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UK insurers warn on autonomous vs. assisted driving

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A group of British insurers warned Tuesday that there may be an increased number of accidents as driving systems advance from “assisted” to “automated.” 

The report, “Regulating Automated Driving,” said drivers may become confused by so-called “intermediate” automated systems, which have self-driving capabilities but require drivers to take back control of the vehicle in certain circumstances.

The study was released by the Automated Driving Insurer Group, led by the Association of British Insurers in collaboration with Newbury, England-based Thatcham Research. 

Insurers such as Axa S.A. and Covea Insurance P.L.C. expressed support for vehicle automation as they believe it will reduce accidents, Thatcham Research said in a statement. But they warned of “autonomous ambiguity” as vehicles with different levels of autonomy, or driverless technology, increasingly become a feature of British roads.

“Vehicles with intermediate systems that offer assisted driving still require immediate driver intervention if the car cannot deal with a situation,” Thatcham CEO Peter Shaw said in a statement. “Systems like these are fast emerging and, unless clearly regulated, could convince drivers that their car is more capable than it actually is. This risk of autonomous ambiguity could result in a short-term increase in crashes.”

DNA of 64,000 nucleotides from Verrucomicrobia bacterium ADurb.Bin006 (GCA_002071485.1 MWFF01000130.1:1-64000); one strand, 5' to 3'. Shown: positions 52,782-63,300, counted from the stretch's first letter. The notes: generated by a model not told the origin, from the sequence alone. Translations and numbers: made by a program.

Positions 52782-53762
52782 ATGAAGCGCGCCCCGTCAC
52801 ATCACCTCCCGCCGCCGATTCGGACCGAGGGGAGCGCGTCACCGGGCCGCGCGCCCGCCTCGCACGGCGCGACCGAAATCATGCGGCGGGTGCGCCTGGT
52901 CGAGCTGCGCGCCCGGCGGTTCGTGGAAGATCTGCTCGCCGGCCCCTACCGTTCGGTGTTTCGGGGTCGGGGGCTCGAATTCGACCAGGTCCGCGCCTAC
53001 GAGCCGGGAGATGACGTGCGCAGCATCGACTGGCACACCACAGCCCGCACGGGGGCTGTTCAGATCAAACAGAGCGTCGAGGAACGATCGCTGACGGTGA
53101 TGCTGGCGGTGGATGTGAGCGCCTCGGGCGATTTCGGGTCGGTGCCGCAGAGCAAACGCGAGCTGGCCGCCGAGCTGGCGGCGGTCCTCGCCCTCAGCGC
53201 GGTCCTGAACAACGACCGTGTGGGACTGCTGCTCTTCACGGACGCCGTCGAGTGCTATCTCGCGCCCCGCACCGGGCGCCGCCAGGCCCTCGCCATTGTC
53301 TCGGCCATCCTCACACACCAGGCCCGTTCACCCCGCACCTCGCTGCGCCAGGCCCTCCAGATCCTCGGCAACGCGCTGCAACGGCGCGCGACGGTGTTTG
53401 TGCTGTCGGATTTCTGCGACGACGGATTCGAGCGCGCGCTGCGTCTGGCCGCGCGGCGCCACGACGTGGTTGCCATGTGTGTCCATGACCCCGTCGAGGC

The paper suggested that a clear distinction between assisted and automated systems should be made by international regulators considering design standards for these vehicles. 

A vehicle should be clearly identified and marketed as automated only when the driver can safely disengage in the knowledge that the car is capable of dealing with virtually all situations on the road. 

Also, the report said, the vehicle should be able to come to a safe stop if it encounters a situation it can’t handle. The autonomous system should also be able to avoid all conceivable types of crashes and continue to function in the event of a partial system failure. 

In addition, the report said, both insurers and vehicle manufacturers should be able to immediately access data to identify whether the driver or vehicle is liable in the case of an accident, without ambiguity.

“Autonomous vehicles will make our roads much safer,” David Williams, ADIG Chairman and Head of Underwriting at Axa, said in a statement, “but inappropriate use or marketing of intermediate technology could confuse road users and cause unnecessary accidents. Clarity over system capability and commitment to share vehicle data with insurers will help public confidence, and help rather than hinder development in this area.”